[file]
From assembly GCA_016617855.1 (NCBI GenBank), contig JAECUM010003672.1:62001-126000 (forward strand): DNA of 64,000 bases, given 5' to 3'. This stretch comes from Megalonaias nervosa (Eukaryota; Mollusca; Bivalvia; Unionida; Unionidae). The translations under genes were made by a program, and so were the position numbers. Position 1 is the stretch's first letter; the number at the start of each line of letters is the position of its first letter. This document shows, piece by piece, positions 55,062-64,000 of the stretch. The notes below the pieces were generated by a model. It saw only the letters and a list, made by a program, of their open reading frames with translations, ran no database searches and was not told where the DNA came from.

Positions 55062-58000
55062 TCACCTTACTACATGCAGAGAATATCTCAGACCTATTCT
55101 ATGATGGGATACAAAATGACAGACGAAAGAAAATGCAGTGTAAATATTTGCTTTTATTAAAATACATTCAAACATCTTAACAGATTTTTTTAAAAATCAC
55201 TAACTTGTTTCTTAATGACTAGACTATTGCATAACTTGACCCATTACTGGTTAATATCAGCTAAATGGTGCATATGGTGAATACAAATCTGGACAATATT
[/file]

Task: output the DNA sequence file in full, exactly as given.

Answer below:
From assembly GCA_016617855.1 (NCBI GenBank), contig JAECUM010003672.1:62001-126000 (forward strand): DNA of 64,000 bases, given 5' to 3'. This stretch comes from Megalonaias nervosa (Eukaryota; Mollusca; Bivalvia; Unionida; Unionidae). The translations under genes were made by a program, and so were the position numbers. Position 1 is the stretch's first letter; the number at the start of each line of letters is the position of its first letter. This document shows, piece by piece, positions 55,062-64,000 of the stretch. The notes below the pieces were generated by a model. It saw only the letters and a list, made by a program, of their open reading frames with translations, ran no database searches and was not told where the DNA came from.

Positions 55062-58000
55062 TCACCTTACTACATGCAGAGAATATCTCAGACCTATTCT
55101 ATGATGGGATACAAAATGACAGACGAAAGAAAATGCAGTGTAAATATTTGCTTTTATTAAAATACATTCAAACATCTTAACAGATTTTTTTAAAAATCAC
55201 TAACTTGTTTCTTAATGACTAGACTATTGCATAACTTGACCCATTACTGGTTAATATCAGCTAAATGGTGCATATGGTGAATACAAATCTGGACAATATT